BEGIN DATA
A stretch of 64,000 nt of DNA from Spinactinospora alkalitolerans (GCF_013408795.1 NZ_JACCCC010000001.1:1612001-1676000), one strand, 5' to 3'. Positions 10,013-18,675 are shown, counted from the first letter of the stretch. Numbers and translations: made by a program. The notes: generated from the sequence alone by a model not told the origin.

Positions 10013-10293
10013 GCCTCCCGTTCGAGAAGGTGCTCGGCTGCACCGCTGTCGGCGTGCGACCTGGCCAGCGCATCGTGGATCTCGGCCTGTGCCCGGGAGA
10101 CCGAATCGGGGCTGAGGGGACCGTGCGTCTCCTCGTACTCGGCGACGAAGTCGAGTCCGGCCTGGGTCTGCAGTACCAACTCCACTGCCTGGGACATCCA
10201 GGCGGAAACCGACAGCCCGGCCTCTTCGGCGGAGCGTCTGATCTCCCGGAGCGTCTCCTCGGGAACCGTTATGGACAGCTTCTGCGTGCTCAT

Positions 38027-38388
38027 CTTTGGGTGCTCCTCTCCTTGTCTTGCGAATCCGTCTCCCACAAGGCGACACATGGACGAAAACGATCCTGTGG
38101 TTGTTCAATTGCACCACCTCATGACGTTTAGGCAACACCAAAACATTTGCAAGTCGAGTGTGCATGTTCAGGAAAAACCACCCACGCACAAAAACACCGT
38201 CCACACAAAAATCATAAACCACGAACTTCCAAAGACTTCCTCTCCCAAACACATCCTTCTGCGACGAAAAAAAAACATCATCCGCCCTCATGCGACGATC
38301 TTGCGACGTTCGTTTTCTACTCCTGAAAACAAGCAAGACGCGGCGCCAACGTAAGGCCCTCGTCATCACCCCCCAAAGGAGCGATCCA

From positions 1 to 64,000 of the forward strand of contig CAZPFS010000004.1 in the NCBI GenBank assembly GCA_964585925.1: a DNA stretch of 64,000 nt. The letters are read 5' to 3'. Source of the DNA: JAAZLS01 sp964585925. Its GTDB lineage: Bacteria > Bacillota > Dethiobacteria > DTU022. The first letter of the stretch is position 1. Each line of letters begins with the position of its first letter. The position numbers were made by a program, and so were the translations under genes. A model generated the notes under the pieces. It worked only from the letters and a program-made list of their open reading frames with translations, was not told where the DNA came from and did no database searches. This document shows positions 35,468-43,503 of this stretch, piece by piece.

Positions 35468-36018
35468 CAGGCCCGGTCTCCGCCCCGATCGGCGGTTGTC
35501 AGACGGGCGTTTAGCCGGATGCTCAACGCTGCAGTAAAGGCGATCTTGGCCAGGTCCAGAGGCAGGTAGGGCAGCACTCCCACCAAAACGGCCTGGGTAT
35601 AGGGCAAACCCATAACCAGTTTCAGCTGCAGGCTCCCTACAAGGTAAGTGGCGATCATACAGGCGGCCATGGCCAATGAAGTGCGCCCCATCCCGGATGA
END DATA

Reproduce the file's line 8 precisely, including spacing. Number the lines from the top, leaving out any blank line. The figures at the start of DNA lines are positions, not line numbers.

38101 TTGTTCAATTGCACCACCTCATGACGTTTAGGCAACACCAAAACATTTGCAAGTCGAGTGTGCATGTTCAGGAAAAACCACCCACGCACAAAAACACCGT